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Tuesday, 22 January 2013

Shutter Speed - When and How to Change


If you have recently upgraded your camera from a standard point and shoot to something with some advanced features you may a little lost in all the settings. Lets face it there are an awful lot of settings on some complicated cameras. Which is why I am looking to put together a series of guides to run through the basics on some of the more useful features on DSLR's or a Compact System Camera.
I have recently upgraded from just using my smartphone to using a Compact System Camera. To start with I just used the auto mode but I feel comfortable now with the camera and want to start experimenting and taking some better quality photographs.
My first guide covers Shutter Speed.
What are they?
One of the three main settings you will want to understand. The two being ISO and Aperture, these are covered in my other guides. Shutter Speed controls the time of exposure for the photograph of you are taking. If you are taking a picture of something fast moving then you want match this with a fast speed. this will reduce motion blur and freeze the action.
I would use a slower shutter speed if looking to take experiment with shooting light. So for example fireworks, and fairground rides. The kind of shot where you get that wonderful trail of light caused by the motion. Another example is the classic busy road at night where the car headlight leave a trail. the slow speed of the shutter closing gives a chance to create a sense of motion.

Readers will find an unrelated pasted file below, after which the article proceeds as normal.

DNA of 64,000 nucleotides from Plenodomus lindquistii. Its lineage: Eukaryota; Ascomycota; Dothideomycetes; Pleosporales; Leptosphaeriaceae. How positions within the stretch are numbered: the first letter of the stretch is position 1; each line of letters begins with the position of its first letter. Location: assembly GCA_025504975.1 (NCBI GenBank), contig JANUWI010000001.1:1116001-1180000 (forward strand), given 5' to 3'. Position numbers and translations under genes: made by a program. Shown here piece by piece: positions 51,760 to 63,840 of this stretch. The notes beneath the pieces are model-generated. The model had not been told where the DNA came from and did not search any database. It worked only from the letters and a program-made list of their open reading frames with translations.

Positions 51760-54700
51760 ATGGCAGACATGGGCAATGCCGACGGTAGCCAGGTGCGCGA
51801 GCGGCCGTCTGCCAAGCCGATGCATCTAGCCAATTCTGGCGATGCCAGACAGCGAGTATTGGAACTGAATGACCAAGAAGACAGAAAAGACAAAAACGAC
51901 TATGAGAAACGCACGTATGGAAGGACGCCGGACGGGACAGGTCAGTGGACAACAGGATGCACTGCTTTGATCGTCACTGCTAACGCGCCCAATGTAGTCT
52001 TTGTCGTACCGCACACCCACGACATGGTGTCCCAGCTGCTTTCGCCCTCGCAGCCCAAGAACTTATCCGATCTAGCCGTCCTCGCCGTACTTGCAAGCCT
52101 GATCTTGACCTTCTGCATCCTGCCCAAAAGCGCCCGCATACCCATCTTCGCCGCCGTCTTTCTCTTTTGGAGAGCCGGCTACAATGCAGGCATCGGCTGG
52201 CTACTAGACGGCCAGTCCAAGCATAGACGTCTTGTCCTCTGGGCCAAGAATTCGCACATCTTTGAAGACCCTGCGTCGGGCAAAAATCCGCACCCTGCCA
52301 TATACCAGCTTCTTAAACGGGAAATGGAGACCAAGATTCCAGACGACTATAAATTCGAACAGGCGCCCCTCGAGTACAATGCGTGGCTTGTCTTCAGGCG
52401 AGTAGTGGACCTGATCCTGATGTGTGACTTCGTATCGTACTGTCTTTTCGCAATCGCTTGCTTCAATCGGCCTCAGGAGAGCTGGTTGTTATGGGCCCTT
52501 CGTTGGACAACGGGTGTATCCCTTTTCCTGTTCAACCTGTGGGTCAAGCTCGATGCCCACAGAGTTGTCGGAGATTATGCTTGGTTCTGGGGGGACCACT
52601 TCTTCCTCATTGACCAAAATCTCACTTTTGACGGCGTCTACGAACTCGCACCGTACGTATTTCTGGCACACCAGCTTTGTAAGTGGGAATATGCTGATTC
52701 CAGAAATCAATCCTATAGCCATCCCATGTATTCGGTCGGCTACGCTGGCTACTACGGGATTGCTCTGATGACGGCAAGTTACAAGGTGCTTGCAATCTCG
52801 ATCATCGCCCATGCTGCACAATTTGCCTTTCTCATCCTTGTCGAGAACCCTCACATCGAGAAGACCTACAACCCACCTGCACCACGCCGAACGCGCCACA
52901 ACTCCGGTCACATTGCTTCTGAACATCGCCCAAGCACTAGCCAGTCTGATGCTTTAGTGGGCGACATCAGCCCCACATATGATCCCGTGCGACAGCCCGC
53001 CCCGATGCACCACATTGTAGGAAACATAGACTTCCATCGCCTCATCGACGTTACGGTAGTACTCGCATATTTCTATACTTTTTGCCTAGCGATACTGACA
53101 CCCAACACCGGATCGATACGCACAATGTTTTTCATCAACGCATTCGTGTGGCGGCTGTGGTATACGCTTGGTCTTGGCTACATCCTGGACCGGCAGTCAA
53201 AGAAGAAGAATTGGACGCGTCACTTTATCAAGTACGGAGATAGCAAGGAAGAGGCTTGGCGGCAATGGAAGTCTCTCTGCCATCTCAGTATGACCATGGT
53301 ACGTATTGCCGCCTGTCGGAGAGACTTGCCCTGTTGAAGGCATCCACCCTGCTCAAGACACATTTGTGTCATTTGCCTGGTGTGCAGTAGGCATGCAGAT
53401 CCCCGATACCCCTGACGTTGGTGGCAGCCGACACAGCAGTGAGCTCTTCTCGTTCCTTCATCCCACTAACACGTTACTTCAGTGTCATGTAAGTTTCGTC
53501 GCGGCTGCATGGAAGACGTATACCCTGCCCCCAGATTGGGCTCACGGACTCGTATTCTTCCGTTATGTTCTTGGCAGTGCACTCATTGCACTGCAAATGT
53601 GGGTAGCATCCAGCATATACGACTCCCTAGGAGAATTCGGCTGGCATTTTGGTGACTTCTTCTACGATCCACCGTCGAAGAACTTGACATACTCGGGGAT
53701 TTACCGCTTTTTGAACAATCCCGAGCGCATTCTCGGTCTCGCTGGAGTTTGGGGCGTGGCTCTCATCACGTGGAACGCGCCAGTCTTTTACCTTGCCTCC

For a beginner you almost want the setting to just say fast or slow, but as you begin understand shutter speed you want to be a little more precise. Which means to start with the setting will be a little tricky to remember.
Firstly it is worth stating that the typical measurements in fractions of a second. If you were looking to use a fast speed to freeze the action you would set the shutter speed to somewhere between 1/500th to 1/1000th. The higher the second number is the less light is let in.
This brings me onto the other consideration, shutter speeds can be altered to give the impression of speed but also become important based on the time of day.
Slower Speeds at Night
As more might is being let into the lens with slower shutter speeds then it can help improve your nighttime shots. Although you have to be careful as if you slower the speed too much you will get a lot of blur.
Daytime shooting
On a lovely sunny day then you don't need to manipulate the amount of light into the lens. This usually means that you are more likely to select a faster shutter speed for daytime photography.
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